What is a Lien?

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Definition:

A lien is a legal tool used to secure debt — The item financed is often used as collateral that can be taken from you if you fail to repay your debt.

🤔 Understanding liens

When a bank, finance company, or other lender finances property for you, you don’t fully own that property until you have paid the amount financed. Instead, the property generally has a lien placed on it as a way to secure it until you finish paying what you owe. Liens are normally used for large purchases, such as a home loan or car loan. But they can often be placed as security for services such as construction or car repairs, and can be placed for nonpayment of taxes as well. Having a lien on your property gives the lender or creditor the legal right to repossess that property if you neglect to pay as promised.

Example

Bank of America (BAC), as the second-largest lender in the United States, holds millions of dollars worth of liens against real property. When it approves a home, automobile, business, or other loan for tangible property, it maintains a legal right to that property until the loan is repaid in full. If you were to borrow money from BAC for a new home and you neglected to keep up with your payments, it could legally take possession of that home and sell it to someone else.

Takeaway

A lien is like giving the bank your car for a little while (or maybe forever)…

Let’s say you take out a loan in order to pay for a new car. When the bank approves this loan, they have a legal right to your car until you pay back the loan in full. If you fail to make your payments on the loan, the bank can take your car and sell it. The bank owns your car now and can do with it what it pleases since you couldn’t pay them back.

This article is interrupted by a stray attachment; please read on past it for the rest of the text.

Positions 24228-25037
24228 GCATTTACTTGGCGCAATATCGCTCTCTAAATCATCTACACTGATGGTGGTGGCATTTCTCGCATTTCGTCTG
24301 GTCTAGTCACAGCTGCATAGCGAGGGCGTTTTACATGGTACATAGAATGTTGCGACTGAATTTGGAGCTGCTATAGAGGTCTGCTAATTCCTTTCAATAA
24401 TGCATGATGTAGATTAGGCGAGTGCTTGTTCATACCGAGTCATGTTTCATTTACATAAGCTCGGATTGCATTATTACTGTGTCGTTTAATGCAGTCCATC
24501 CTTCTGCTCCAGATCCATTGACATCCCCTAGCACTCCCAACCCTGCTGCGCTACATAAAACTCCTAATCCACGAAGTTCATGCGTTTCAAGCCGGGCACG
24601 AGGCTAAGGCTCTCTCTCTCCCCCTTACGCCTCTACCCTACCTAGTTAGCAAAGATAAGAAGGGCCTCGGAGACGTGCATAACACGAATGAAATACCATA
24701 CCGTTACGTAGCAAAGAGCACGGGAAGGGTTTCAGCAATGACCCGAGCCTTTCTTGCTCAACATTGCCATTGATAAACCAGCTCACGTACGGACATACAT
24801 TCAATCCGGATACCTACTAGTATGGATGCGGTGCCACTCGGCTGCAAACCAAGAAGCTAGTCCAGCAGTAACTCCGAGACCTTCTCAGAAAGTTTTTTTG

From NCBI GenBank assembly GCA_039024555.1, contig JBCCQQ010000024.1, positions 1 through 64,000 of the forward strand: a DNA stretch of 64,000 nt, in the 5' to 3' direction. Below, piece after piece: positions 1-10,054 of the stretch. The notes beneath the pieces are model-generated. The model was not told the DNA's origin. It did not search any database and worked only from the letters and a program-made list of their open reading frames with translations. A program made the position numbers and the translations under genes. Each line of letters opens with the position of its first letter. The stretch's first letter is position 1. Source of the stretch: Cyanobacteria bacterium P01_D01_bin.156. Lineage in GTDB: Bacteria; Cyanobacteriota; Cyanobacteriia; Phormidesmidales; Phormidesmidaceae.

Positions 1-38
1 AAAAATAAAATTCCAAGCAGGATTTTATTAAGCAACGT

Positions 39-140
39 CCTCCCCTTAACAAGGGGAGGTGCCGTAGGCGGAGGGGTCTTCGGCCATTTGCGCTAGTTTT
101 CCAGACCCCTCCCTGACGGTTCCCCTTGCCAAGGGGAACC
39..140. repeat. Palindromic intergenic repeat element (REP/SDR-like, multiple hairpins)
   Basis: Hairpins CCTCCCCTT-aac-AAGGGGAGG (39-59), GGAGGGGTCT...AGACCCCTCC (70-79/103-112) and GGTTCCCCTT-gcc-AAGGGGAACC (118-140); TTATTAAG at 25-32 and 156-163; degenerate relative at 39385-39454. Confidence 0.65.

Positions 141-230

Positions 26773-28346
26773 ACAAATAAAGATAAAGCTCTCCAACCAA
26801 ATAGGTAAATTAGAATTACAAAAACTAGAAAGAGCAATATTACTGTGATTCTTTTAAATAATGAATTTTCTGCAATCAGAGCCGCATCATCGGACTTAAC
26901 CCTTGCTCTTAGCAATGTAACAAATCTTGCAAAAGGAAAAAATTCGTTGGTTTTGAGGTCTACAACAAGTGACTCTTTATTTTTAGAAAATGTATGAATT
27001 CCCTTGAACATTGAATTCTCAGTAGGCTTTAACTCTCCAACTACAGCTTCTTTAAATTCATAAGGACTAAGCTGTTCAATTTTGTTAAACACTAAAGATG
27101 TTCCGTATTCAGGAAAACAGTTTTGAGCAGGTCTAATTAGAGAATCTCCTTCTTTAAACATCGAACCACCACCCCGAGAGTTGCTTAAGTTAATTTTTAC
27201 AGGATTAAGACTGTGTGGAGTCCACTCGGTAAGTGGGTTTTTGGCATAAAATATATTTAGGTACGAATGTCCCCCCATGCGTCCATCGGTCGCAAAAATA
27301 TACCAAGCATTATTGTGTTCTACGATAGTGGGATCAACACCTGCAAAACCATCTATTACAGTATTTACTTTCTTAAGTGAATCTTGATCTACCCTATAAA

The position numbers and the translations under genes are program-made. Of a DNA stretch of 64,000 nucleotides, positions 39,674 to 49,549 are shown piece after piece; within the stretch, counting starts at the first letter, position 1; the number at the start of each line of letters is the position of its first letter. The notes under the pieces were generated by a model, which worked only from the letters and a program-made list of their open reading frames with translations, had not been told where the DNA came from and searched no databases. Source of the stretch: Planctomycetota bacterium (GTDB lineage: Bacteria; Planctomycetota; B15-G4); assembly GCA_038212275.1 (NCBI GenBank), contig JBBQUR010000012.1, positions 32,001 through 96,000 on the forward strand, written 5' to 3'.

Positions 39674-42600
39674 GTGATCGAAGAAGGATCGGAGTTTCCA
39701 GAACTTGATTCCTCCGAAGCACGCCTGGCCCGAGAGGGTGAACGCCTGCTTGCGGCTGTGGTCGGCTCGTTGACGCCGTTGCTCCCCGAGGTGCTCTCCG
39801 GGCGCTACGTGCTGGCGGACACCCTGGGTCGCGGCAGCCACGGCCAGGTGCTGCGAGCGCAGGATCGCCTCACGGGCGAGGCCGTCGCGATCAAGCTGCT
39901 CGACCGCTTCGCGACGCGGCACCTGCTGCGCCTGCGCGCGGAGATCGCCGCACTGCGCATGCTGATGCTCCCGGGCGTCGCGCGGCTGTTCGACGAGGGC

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Where do liens come from?

Most liens come from borrowing or owing money. The most common types are real estate liens and vehicle liens, but sometimes they can also be levied against personal property by service providers or your state or federal government.

Mortgage Liens

If you’re like most homeowners, you likely took out a loan to buy a house. Most lenders will not simply trust you to pay that loan back without question. Instead, they require collateral to secure the loan, and the house itself is tangible collateral for them to use. If you neglect to make your loan payments on time, the bank can kick you out of that house and sell it again to someone else.

They retain legal rights to the house until you finish paying off the money borrowed. You have legal restrictions about what you can do with the property. You cannot sell it and keep all of the proceeds, nor can you use it as collateral against a new loan unless the lienholder approves.